And I speak as one who has had investments go south. could I have bailed out? Sure…but I got wrapped up in something else and didn’t pay attention. It was doing better than expected for a while, but…. On the other hand, those investments which were a bit more cautious are still doing fine. And of the things where I “took a flyer,” the occasional one did very well indeed. So it comes down, IMHO, to a basic principle of not gambling with the rent money. You save as you go along, and put a small portion at risk; but only a small portion.

    Don’t try to get rich quick, and you are unlikely to find yourself getting broke quick. But if you do bet the ranch on something, don’t blame others if you lose it.

  10. ” But let’s keep in mind that our economy is still highly diversified, most jobs are still with small companies, and life back in the day wasn’t all sunshine and unicorns…”

    Yeah, today’s the day of sunshine and unicorns– who missed the memo?

    The only stock i invest in has four legs and goes ~moo~. One animal could be worth thousands today and you turn it down, waiting for her to reproduce and gain worth… only to wake up tomorrow w/her dead in the pasture two weeks from having her 1st calf that would also be worth thousands. True story.

    Holy crap– i hate the speculation of markets and here i have been playing it all along.

  11. America has always had a love/hate relationship with “speculators” and financial folk. When times are good, we love them and the capital they arrange to provide to us to expand our farms and businesses. When times turn poor, and the bills come due, then we hate that they’re making a profit on our misfortune.

  12. I don’t tyink the Founders loved them.

    Look, these guys packaged properties they KNEW would fail. How do we know they know? Because they bet against them. They sold them to others, around the world, and bet that they would fail. And they knew Uncle Sugar — that’s us — would pay to clean up the mess.

  13. Can’t agree with that, Miles, unless you want to condemn the stock market itself, in its very essence. Everybody wants to buy low and sell high. In every transaction, the seller thinks the stock is going to stay the same or go down, the buyer thinks it’s going up. Difference of opinion, and different tolerance for risk, does not equate to “knowing” what’s going to happen. Indeed, the whole point of the packaged bundles of mortgages was that they mixed in the good with the bad, so that on average, they were anticipated to be a fairly stable bet.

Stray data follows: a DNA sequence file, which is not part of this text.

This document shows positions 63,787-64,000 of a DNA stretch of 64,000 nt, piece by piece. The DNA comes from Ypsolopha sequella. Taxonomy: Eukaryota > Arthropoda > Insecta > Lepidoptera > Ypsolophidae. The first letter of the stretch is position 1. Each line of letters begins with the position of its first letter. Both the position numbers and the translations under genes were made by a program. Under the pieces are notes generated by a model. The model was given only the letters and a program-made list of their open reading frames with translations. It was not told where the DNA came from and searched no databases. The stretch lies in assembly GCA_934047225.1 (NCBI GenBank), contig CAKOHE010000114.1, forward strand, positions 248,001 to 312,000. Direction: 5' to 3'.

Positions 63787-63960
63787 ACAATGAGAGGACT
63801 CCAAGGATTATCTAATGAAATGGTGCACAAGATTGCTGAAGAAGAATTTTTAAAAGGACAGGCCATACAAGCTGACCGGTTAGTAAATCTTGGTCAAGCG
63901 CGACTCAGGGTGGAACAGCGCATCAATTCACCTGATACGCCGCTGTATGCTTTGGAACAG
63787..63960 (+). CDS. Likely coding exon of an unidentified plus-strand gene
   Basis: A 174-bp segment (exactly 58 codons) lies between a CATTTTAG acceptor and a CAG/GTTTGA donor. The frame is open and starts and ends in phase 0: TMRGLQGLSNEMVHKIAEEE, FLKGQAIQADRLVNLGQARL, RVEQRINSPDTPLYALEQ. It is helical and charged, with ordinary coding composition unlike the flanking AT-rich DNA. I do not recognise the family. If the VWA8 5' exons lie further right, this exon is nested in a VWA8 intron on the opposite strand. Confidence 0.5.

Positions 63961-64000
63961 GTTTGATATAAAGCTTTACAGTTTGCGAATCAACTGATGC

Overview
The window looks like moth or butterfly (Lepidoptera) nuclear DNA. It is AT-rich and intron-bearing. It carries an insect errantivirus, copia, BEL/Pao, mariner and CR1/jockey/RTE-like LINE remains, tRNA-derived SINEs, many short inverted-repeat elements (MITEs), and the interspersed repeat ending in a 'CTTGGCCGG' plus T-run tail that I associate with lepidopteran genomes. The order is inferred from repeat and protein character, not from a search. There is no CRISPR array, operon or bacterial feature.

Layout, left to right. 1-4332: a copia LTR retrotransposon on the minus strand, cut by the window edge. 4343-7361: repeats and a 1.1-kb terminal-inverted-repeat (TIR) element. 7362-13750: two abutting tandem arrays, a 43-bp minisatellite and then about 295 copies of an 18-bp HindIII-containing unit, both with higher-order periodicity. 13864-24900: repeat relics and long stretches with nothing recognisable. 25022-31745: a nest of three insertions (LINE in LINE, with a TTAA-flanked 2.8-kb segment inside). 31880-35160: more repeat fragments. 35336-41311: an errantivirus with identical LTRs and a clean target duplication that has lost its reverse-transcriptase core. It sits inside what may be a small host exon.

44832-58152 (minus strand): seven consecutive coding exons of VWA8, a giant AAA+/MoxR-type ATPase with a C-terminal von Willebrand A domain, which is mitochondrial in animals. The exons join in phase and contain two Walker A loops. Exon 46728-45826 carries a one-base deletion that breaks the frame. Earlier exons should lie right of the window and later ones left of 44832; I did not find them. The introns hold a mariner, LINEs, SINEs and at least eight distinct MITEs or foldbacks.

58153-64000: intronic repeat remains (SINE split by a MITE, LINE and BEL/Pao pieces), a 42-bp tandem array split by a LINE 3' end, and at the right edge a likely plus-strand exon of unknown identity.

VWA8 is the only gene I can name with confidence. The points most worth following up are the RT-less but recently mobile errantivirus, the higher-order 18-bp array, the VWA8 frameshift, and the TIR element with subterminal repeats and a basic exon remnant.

I just refinanced my own house. My credit union handled the mortgage, but immediately assigned it to a larger financial institution that specializes in such things. Was that because my credit union knew that I’m not going to pay the mortgage? Of course not.

    There were two causes of the housing collapse, to my mind. One is the issuance of large mortgages to poor credit risks, the “sub prime” lending. Fannie Mae and Freddie Mac were complicit in this, as were a decade or two of Congressional bullying of banks to “encourage” them to loan more money to poor people.

    But a second cause, to bring it back to the issue of pointing fingers at our own societal flaws, was basic greed by a LOT of ordinary people who assumed that property markets would never, ever decline. If you bought a $400,000 house that cost $200,000 just 2 years before, assuming that it would be worth $800,000 in just 2 more years, then you were partly responsible for the collapse. Yeah, it sucks that you’re now underwater on your house, and financial institutions probably shouldn’t have helped give you the rope with which to hang yourself, but it’s still on you for making that bad, greedy decision.

  14. I bought a $65,000 brick Victorian home in a ghetto 20 years ago. For all I know it would sell for maybe $80,000 now, if I replace the heater. I don’t care. I bought it to live in, not to sell. And it will still be solid as a rock 100 years ago when those plywood palaces they raped the farfmland to build are just piles of toxic dust again.

    I never wanted to play the stock market. It’s a mug’s game. I never wanted more house than I could afford. How am I, and others like me, and our children’s children getting stuck with the bill for a game rigged by a few greedy bastards? How is that American democracy? I’m all for legalized gambling. I’m NOT all for being dragooned to the baccarat table by my government. And I’m not going to blame it all on people who should have known they were too stupid to be buying homes in the first place. Though they are to blame for theitr own messes.